Self-Empowered Approach to Addiction Recovery

Posted on August 5, 2014

Self-Empowered Approach to Addiction Recovery
Tom Horvath, President of SMART Recovery, on learning to gain control over urges

Self-Empowered Approach to Addiction Recovery



Tom Horvath, Ph.D., a California licensed and board certified clinical psychologist (ABPP), has been President of SMART Recovery® for well over a decade. He is the founder and president of Practical Recovery, a self-empowering addiction treatment system in San Diego. He is past president of the American Psychological Association’s Society on Addiction Psychology (Division 50), the world’s largest organization of addiction psychologists. He is the author of Sex, Drugs, Gambling & Chocolate: A Workbook for Overcoming Addictions (listed by the Association for Behavioral and Cognitive Therapies as a “Self-Help Book of Merit”).

5 thoughts on “Self-Empowered Approach to Addiction Recovery

  1. karen

    Hi I’ve been in recovery for 8 years and work a program daily in my life but still find myself Unsatisfied I understand about acceptance x x but still feel judged x

    1. Karyl

      Hi, Karen. I, too, have been at this for over 8 years and now feel (involving addiction issues and/or life issues)somewhat relieved of feelings of being judged. Other recovery programs seemed to me to facilitate judgment despite firm claims to the contrary.
      This is my 1st day at SR which was recommended to me by my P.T. along with the book “Her Best Kept Secret” and this is looking pretty good.
      I’ve been to live chat for a few minutes but it may have just been the wrong time of day, I’m looking forward to an online meeting!
      May we both get what we need AND deserve. Karyl

  2. Pingback: Self Empowered Addiction Recovery IS possible! | SMART Recovery®

  3. Don S

    Fred,

    Not knowing any more about you than what you have written in your short comment, it would be impossible to offer any but the most “off the cuff” advice, so I will confine myself to just my reactions to your comments.

    The sense I get of you is that you have quite a bit of anger at those who do not understand the problem of overeating from your viewpoint. Your position, as I understand it, is that overeating is a physical problem not a psychological one and that those suffering from overeating are basically helpless, at this point in time, to correct the true source of their problem.

    I have not read Sex DG&C yet and do not and have not suffered from overeating. I wonder if you see any possibility that your beliefs around your problem and the feelings you adopted could be adjusted in a way that would eliminate your food addictionn?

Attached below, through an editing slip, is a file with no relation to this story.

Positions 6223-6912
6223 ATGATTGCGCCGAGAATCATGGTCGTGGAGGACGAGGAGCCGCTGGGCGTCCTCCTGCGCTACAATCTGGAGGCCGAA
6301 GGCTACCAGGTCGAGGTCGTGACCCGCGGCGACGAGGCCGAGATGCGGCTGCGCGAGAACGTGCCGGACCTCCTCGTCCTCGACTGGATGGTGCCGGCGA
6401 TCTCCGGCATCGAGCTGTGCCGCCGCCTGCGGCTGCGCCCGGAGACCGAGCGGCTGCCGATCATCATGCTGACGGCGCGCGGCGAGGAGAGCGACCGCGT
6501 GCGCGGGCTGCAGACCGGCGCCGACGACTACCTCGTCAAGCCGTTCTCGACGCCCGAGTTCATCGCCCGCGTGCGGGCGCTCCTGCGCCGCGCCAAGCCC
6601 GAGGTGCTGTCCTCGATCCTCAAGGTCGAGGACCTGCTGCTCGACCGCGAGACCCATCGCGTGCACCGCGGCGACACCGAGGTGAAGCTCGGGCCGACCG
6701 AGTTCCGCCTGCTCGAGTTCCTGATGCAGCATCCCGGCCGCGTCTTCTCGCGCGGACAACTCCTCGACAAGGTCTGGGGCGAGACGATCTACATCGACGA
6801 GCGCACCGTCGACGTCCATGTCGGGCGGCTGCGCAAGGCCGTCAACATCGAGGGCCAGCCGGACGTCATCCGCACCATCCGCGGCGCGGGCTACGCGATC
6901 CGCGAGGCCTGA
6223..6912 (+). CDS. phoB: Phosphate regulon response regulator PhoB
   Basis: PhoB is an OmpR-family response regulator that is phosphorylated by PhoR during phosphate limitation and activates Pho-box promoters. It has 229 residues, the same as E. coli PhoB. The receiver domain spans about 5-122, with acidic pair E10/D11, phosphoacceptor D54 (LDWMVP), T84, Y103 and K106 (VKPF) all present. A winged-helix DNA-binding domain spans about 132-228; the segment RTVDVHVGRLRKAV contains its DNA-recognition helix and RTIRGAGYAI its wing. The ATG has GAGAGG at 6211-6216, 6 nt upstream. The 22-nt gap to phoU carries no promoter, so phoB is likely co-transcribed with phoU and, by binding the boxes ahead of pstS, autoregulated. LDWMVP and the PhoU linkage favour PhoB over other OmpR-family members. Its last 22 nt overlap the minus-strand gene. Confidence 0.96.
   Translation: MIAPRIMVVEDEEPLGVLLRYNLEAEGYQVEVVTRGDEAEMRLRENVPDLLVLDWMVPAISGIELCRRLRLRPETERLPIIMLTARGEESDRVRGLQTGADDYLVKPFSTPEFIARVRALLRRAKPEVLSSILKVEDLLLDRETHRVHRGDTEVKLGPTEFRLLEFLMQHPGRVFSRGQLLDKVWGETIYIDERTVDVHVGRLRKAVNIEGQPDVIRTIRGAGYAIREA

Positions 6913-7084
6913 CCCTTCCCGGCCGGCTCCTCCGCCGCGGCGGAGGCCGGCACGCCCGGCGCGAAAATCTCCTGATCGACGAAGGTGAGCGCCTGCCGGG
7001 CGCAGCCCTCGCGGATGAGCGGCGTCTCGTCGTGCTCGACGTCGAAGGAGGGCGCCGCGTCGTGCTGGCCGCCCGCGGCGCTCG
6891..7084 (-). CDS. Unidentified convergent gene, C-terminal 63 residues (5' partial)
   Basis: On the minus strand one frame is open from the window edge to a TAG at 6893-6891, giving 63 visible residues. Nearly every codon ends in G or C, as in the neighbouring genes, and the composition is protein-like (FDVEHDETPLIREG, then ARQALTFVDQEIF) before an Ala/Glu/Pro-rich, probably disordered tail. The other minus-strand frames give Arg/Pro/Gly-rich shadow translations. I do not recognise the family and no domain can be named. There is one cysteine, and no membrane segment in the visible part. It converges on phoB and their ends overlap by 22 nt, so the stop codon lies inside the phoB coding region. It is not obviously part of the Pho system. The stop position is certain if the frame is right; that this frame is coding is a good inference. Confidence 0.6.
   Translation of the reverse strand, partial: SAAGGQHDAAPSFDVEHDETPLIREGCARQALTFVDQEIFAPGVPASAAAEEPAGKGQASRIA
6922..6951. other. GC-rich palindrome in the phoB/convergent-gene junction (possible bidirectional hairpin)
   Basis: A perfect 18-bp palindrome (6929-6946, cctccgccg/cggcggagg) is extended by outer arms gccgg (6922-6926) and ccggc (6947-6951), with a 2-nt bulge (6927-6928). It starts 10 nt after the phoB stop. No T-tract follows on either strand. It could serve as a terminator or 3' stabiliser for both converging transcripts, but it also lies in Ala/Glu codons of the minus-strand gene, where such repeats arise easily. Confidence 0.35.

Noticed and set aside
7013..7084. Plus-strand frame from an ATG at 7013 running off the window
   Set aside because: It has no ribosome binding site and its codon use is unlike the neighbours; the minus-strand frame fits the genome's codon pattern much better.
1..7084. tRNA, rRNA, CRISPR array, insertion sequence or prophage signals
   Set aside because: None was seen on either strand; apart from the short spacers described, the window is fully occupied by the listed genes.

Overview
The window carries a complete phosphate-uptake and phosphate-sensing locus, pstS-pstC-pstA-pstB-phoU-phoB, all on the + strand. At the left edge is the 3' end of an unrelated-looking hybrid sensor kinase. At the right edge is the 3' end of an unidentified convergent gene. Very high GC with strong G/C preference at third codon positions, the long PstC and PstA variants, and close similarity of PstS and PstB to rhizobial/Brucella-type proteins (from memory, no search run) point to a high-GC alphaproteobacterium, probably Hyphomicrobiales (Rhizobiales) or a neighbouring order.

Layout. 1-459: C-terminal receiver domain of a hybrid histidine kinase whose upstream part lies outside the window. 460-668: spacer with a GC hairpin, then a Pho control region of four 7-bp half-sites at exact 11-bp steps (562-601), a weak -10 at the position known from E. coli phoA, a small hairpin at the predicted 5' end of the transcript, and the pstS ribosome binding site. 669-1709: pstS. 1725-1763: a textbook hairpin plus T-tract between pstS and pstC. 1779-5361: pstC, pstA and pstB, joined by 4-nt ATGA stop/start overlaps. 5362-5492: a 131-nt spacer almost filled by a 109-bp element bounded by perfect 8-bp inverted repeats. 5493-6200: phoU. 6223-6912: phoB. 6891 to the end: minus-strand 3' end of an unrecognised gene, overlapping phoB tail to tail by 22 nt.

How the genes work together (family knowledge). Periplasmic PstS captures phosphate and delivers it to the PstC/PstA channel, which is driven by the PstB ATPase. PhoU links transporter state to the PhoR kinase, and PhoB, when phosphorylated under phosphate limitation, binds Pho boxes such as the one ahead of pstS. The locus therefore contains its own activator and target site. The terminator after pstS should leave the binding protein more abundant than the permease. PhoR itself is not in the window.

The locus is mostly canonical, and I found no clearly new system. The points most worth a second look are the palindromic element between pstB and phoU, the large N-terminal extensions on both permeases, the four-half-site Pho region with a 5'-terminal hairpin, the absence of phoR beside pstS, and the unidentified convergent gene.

Don

  4. Fred T.

    To compare hunger and food cravings does not make sense to me. As a person who has food issues all my life, these two a so different. The hunger passes, just as you said, but I live with food cravings, 16/7/365, (awake hours) and have all my life. I have been on diets of some kind all my life, and control the eating behavior as best I can.

    Your books Sex DG&C has some new and helpful ideas that do help, but it also shows your limited understanding with food addiction and/or physical chemical imbalance that drives overeating. But we are a small group, usually obese from birth, obese through out childhood, and young adult life. We usually die off early due to obesity… heart, diabetes, NA fatty liver, gastoral bypass, etc. The medical community has been useless in this fight.

    Your program does not discuss directly studying our values, and using our values to defend against use. For example, I have developed a value that I only eat real food, no processed food. All others stuff is just not food.

    I have been studding this problem for the last 40 years part time, and recently retired and am obsessed with finding a solution to my problem, which is part of my solution, which you describe as the “Perfect Addiction.” Obsession with recovery is not often talked about as a solution, and yours is first that I have seen it written about, even though you did not suggest just switching addictions.

    Thank for your help.

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